If you are out there driving a big rig, you know you constantly have to be alert to guide your truck down the highways safely. An accident can have catastrophic consequences, and could result in not only physical harm, but damage to your rig. A new study puts owner operators with insurance in on alert to the danger of sleep apnea.
Many drivers think, “So I snore, what’s the big deal?” Unfortunately snoring could be a symptom of a much bigger problem. It’s one of the symptoms of sleep apnea, a condition where a person’s airway collapses during sleep, causing breathing to stop, for several seconds to several minutes. These episodes can occur up to 30 times each hour.
In addition to snoring, symptoms include waking up with a dry throat, waking up gasping for air, experiencing headaches in the morning, and daytime drowsiness. Most people diagnosed with this condition have a bed partner who witnesses the episodes first-hand. Treatment typically involves the use of a CPAP (Constant Positive Airway Pressure) machine to keep airways open while sleeping.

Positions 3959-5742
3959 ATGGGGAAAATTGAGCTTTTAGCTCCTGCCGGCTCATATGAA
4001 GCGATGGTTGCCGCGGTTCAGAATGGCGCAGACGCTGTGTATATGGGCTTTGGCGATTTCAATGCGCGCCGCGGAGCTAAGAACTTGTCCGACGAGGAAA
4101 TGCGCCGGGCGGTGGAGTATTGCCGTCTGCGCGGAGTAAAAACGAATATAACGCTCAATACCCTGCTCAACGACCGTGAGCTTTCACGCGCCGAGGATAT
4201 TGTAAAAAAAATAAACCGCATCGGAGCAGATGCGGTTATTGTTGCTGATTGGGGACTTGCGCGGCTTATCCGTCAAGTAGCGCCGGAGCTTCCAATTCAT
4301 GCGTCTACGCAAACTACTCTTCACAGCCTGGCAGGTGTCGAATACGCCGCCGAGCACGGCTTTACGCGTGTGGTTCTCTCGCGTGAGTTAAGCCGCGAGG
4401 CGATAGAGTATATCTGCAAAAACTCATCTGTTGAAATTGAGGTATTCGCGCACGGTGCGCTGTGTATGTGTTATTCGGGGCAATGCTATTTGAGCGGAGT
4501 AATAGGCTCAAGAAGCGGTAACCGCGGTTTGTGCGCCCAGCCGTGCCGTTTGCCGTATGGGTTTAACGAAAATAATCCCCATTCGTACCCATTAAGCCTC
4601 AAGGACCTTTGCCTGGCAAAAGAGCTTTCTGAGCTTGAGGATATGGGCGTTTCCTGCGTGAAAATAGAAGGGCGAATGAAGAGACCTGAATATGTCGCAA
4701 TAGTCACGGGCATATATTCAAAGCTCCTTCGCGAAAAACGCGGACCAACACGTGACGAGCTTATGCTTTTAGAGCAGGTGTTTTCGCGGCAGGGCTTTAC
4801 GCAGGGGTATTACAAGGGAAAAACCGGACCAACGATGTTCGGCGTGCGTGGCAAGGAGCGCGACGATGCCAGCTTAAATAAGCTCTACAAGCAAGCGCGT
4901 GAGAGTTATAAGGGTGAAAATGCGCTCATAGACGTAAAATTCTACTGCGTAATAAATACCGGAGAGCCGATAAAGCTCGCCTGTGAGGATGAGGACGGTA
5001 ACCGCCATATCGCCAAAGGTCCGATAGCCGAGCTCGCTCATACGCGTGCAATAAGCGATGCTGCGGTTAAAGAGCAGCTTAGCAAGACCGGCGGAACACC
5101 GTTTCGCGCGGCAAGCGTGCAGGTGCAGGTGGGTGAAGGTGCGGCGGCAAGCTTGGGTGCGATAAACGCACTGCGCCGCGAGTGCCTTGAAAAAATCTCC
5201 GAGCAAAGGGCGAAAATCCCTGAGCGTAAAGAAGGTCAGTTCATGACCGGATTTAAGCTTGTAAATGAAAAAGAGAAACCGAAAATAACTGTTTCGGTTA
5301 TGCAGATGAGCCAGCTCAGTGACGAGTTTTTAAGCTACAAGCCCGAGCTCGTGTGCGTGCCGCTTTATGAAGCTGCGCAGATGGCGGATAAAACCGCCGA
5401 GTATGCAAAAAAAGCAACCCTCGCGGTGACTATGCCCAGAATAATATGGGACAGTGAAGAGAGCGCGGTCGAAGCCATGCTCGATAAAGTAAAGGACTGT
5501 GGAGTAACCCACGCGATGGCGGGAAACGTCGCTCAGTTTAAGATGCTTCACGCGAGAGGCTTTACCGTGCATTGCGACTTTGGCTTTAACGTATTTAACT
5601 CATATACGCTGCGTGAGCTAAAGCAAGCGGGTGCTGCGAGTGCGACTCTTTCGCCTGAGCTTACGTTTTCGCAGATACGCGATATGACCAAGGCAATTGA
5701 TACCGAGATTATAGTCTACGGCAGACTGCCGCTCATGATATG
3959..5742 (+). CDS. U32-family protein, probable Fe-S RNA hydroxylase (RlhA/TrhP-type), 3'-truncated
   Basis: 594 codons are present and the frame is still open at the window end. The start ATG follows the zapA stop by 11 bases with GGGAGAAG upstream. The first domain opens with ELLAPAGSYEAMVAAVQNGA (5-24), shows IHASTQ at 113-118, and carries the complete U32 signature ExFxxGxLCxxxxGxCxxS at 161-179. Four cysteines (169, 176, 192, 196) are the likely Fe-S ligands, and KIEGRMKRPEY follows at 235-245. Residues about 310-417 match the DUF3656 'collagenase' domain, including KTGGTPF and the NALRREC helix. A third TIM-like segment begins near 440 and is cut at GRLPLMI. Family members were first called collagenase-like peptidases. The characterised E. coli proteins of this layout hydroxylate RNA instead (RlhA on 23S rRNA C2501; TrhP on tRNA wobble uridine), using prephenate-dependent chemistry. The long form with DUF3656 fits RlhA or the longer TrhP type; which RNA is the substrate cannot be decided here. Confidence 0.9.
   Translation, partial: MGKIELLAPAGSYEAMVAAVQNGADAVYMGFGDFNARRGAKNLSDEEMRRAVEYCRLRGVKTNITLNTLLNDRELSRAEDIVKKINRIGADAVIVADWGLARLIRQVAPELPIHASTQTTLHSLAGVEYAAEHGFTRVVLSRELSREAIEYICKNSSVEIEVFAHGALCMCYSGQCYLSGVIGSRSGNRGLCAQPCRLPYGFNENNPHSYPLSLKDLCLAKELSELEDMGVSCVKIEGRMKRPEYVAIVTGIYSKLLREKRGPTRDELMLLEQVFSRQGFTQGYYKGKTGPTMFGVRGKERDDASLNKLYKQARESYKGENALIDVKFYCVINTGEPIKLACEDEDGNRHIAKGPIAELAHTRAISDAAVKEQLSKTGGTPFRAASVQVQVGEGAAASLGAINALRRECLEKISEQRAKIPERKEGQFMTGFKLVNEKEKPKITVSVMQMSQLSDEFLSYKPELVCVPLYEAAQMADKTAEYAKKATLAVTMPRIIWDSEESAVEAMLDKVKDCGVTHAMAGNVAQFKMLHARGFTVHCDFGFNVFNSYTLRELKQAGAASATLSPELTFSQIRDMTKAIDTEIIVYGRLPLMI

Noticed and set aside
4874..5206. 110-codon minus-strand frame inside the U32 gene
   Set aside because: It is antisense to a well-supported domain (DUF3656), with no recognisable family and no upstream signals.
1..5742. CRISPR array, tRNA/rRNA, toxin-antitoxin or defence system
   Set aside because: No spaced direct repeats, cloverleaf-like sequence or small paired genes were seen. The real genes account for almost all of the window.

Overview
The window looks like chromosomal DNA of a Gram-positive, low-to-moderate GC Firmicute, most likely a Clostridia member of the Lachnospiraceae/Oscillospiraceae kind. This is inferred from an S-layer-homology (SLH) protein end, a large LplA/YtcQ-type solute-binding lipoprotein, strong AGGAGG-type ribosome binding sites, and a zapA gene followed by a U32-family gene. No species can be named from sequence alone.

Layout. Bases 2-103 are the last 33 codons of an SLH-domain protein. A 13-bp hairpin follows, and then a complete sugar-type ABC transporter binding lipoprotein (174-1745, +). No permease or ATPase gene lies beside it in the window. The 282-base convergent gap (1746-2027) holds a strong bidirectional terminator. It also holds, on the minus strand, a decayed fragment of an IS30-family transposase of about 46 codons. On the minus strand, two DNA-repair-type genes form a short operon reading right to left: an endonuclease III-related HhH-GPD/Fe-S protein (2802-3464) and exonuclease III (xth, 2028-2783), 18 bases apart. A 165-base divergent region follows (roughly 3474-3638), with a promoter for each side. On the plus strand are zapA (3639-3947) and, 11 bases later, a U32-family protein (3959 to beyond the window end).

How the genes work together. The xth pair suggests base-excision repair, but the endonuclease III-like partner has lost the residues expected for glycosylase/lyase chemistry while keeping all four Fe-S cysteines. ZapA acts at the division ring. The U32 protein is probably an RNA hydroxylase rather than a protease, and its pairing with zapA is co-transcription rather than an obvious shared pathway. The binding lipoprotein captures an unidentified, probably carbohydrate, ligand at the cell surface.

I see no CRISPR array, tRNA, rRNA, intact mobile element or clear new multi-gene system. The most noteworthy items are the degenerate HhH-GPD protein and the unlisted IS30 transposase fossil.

Researchers at the University of Minnesota recently studied over 1600 truck drivers who were diagnosed with sleep apnea. Results show that the rate of serious, preventable crashes was 5 times higher among truck drivers with sleep apnea who failed to adhere to CPAP therapy, compared with matched controls. In contrast, the crash rate of drivers with sleep apnea who were fully or partially adherent with treatment was statistically similar to controls.
The study implies that untreated sleep apnea prevents drivers from getting the deep sleep required to help them stay awake and alert while driving. This drowsy driving results in a higher rate of accidents which could easily be prevented.
If you are an owner operator who shows signs of sleep apnea, it can be easily diagnosed and treated. Making your health a priority can also ensure you and those around you on the highway make it to your destination safely.
For more information about staying safe while driving a truck, contact us.